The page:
The company did not release financial details of the transaction between the two privately held firms, set for completion at month’s end. But it says Layton—which ranks at No. 44 on ENR’s list of the Top 400 Contractors, reporting $1.8 billion in 2018 revenue—would retain its name, branding and senior leaders. About 97% of Layton’s revenue is in the building sector, with 84% performed as CM-at-risk.
STO ranks at No. 14 on ENR’s Top Contractors list, reporting $4.9 billion in 2018 revenue, with 86% in the buildings sector and 10% in telecom.
The companies say the transaction would allow them to leverage each other’s geographic reach to better serve clients with multiple locations. “We respectively operate in places and sectors the other doesn’t, so opportunities go both ways,” says an STO spokeswoman. “We expect to also work together on projects for clients with a national or global footprint.”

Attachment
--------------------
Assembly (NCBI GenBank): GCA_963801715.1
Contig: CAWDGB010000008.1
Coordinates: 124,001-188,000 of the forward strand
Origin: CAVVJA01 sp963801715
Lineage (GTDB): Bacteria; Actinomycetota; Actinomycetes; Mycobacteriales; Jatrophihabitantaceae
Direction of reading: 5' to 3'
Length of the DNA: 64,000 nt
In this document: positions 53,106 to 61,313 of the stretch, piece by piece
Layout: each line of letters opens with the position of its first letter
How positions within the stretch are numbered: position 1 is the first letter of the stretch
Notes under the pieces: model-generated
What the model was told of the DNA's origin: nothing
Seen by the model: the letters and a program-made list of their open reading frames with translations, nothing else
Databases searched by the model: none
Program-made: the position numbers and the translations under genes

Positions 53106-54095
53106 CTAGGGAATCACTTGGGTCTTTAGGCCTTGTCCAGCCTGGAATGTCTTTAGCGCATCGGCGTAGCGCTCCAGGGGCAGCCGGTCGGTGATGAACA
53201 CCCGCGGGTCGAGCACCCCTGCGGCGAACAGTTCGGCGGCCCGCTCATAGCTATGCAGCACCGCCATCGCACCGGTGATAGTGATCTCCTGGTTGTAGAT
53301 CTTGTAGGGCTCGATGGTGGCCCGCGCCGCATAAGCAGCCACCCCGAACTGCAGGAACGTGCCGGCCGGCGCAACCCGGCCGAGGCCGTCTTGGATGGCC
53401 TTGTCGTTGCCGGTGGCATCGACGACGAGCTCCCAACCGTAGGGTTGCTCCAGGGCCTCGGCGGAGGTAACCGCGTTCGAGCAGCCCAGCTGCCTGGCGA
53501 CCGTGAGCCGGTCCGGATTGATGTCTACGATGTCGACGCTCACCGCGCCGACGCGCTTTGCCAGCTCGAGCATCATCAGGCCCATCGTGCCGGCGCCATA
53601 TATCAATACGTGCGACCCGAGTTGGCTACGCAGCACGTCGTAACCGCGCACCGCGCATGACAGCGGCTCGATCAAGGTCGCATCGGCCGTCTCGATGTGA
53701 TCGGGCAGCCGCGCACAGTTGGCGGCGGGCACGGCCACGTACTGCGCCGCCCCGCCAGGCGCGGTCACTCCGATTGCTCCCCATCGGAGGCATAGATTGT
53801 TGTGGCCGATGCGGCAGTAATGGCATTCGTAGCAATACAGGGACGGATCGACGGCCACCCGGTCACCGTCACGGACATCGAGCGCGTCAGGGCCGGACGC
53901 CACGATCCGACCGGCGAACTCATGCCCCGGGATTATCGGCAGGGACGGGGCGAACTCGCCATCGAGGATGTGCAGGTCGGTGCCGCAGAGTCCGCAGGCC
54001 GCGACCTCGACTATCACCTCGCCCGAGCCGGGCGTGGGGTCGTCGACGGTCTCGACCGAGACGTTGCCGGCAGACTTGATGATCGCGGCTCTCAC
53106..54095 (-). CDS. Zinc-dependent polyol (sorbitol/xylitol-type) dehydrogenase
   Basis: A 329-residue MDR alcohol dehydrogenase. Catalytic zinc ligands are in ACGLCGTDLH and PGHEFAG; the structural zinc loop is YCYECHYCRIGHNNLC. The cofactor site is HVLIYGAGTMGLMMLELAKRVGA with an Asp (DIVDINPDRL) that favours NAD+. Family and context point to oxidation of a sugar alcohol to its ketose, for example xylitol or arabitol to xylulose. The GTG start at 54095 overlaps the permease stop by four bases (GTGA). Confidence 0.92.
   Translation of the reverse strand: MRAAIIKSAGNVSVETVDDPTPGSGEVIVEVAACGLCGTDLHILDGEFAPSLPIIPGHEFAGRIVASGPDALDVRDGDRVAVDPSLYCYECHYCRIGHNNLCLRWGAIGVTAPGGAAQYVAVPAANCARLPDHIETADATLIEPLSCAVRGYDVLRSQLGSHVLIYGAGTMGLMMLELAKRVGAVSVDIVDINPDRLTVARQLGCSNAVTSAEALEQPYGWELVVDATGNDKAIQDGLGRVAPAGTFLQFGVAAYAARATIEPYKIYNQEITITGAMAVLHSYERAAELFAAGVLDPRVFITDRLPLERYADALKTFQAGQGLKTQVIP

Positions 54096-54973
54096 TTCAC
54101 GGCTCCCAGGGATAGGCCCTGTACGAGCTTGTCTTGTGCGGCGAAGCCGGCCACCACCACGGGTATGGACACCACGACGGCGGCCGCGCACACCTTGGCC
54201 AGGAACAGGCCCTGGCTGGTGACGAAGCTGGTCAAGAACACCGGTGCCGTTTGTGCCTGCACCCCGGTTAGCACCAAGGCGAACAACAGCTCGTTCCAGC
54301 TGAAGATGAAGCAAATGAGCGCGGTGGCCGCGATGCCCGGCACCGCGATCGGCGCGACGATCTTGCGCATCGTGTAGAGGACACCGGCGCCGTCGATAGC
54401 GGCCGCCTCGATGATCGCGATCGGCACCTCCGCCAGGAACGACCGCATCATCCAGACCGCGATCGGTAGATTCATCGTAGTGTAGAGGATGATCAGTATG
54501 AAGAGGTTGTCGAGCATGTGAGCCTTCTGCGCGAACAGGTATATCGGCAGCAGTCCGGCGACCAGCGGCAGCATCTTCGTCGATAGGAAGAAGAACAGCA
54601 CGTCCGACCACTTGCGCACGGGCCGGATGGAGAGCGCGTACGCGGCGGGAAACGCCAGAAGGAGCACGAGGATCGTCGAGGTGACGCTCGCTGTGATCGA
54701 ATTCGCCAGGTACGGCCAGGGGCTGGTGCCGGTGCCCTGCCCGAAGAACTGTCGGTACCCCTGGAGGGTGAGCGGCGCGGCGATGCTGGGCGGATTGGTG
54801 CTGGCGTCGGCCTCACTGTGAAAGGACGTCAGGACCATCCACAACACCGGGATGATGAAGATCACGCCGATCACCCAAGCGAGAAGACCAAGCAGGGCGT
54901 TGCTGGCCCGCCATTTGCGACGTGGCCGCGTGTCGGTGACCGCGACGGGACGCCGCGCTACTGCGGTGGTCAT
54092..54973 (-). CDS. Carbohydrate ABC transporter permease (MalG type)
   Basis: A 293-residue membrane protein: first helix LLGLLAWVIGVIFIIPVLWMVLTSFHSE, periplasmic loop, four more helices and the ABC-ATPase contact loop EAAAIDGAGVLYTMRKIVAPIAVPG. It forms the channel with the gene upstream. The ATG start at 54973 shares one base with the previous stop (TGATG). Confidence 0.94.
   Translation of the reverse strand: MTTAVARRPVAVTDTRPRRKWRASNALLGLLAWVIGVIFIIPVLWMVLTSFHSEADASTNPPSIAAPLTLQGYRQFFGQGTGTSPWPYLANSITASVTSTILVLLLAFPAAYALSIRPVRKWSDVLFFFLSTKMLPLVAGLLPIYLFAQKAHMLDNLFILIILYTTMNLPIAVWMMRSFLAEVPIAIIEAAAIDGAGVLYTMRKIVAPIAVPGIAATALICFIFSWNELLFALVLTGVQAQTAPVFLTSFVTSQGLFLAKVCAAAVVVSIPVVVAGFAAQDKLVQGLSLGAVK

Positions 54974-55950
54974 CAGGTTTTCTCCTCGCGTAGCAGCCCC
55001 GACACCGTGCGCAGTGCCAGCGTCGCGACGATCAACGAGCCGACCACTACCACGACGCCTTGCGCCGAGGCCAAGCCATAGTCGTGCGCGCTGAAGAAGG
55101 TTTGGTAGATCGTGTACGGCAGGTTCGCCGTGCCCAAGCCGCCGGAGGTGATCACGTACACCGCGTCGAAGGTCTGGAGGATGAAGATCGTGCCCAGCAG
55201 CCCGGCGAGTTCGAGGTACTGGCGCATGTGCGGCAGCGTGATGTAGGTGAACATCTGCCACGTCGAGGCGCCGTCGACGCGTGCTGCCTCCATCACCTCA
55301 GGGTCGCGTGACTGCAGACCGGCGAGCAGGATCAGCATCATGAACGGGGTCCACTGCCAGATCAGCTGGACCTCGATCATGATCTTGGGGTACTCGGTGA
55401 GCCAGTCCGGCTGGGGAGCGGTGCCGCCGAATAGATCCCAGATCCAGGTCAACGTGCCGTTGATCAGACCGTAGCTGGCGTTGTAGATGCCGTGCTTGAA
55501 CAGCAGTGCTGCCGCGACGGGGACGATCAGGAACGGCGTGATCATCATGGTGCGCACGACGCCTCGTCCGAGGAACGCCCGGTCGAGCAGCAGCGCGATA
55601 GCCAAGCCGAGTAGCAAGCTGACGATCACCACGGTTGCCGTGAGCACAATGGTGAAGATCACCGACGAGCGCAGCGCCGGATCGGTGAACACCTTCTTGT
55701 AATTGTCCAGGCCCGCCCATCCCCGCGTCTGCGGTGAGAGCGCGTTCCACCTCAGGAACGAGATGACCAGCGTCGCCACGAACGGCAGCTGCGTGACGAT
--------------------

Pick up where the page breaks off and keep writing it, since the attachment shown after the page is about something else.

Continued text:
“This is the next logical step in our evolution,” says David S. Layton, Layton president and CEO.
When completed, Layton’s current owners, which includes about 100 senior executives and family members, will be shareholders in STO’s parent organization, Global Infrastructure Solutions Inc., an investor group.
The new arrangement also will allow Layton to extend ownership potential to a broader employee base.
“Opportunities like this with Layton are the very reason we shifted our company structure to STO Building Group last year,” says James Donaghy, the firm’s executive chairman. It was formerly known as Structure Tone.
Since 2016, Structure Tone added Canada’s Govan Brown to enable it to work throughout that country, while the firm’s addition of Florida-based Ajax Building Corp. and California-based BCCI Construction expands its reach into public facilities and into new geographies.
STO has more than 2,200 employees located in the US, Canada, UK, and Ireland, it says.
Source: Engineering News-Record